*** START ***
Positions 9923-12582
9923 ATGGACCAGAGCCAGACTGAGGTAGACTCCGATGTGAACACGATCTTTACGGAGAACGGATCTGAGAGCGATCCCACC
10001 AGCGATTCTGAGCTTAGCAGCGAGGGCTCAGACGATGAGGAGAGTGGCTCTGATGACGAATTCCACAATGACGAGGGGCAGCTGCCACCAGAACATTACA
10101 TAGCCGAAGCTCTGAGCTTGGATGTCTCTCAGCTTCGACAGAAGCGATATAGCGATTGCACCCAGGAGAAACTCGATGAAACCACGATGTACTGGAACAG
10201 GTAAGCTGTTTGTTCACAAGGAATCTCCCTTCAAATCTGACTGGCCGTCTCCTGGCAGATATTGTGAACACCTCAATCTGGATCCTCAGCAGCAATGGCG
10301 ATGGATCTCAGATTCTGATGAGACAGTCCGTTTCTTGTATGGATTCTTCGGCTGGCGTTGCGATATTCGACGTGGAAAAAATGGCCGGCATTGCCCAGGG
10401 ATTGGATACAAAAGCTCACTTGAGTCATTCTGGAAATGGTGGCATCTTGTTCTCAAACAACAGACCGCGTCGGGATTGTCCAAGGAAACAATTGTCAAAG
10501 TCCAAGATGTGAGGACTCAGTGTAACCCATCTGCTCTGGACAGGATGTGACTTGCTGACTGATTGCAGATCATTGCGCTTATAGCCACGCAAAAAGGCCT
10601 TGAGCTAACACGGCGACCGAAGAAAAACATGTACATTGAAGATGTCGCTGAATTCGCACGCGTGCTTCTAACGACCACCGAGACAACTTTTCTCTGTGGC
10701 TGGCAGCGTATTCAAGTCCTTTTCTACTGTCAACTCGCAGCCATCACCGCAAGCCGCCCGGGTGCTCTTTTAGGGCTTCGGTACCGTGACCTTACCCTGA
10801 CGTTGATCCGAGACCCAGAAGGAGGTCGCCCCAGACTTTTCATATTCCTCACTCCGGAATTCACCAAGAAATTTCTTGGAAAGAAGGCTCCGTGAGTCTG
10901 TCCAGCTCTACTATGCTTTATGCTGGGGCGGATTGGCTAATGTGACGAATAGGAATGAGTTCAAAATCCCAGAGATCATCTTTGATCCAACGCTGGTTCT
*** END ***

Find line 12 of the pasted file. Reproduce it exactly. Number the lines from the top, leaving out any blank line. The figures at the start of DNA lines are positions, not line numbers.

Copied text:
10901 TCCAGCTCTACTATGCTTTATGCTGGGGCGGATTGGCTAATGTGACGAATAGGAATGAGTTCAAAATCCCAGAGATCATCTTTGATCCAACGCTGGTTCT